By introducing smartphone apps in the virtual classroom, teachers allow for more concentration and participation by their students. Smartphone apps in the virtual classroom not only allow them to learn grammar and vocabulary, but also to enjoy the instant gratification of playing.
One of the drawbacks of online teaching is the need to make sure that your students are paying attention in class. And it is not difficult to imagine that students, especially teenagers, have their smartphones at their fingertips, waiting for the next notification.
- Of course, you can always ask your students to follow the rules and have them put away their phones during class. In my opinion, it is best to make your students aware of the rules early on in the beginning of the online training. This way you will be sure they are not distracted so that they can make the most of the course.
- However, you can approach the use of smartphones from a different angle and try to turn it into an advantage. Using smartphone apps in the virtual classroom to engage students in your online class is a great way to do this.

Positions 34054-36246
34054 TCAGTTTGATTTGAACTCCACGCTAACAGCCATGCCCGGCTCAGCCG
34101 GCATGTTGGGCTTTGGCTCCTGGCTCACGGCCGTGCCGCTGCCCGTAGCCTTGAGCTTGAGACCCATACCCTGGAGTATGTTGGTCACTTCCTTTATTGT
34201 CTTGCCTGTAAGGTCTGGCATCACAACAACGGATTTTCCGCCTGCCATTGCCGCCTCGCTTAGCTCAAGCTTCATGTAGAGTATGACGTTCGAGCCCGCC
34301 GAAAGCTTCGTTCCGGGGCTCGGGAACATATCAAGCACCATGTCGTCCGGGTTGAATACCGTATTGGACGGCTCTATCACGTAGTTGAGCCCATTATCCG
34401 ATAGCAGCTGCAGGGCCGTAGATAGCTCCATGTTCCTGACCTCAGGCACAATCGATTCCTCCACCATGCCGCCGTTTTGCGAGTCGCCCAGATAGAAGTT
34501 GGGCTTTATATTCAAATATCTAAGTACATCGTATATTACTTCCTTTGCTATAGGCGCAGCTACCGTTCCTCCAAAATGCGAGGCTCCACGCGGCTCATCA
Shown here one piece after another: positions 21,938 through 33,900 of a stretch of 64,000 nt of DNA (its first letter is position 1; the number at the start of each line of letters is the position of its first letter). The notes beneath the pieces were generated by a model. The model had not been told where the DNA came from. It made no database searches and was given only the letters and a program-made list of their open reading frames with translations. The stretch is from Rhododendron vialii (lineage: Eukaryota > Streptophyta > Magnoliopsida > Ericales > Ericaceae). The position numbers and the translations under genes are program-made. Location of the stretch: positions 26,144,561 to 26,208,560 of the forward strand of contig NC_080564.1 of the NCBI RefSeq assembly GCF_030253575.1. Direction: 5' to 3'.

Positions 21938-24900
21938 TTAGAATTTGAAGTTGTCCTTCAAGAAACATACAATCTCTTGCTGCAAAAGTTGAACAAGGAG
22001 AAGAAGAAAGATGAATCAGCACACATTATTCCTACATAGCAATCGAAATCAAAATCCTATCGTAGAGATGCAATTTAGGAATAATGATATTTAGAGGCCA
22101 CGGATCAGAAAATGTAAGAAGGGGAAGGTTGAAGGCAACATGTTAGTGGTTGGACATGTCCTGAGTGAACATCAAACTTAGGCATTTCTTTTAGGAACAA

Basics of smartphone apps in the virtual classroom
In general, using an online platform or an app to teach a foreign language in the virtual classroom is easy. Students can download an app on their phone or they can access the exercises online, and the teacher can demonstrate it using the screen-sharing option.
Each student will then receive their assignment and participate by answering the questions over a given time. The type of actions they need to complete do not require a lengthy explanation; they are often intuitive and allow them to take control of the learning process.
Designing an online exercise doesn’t need to feel like a hassle. You may be required to sign up for a site, and then be guided through the process of creating an online game. Once you post it you will be able to use it multiple times or change parts that are ineffective.
Using smartphone apps in the virtual classroom to teach grammar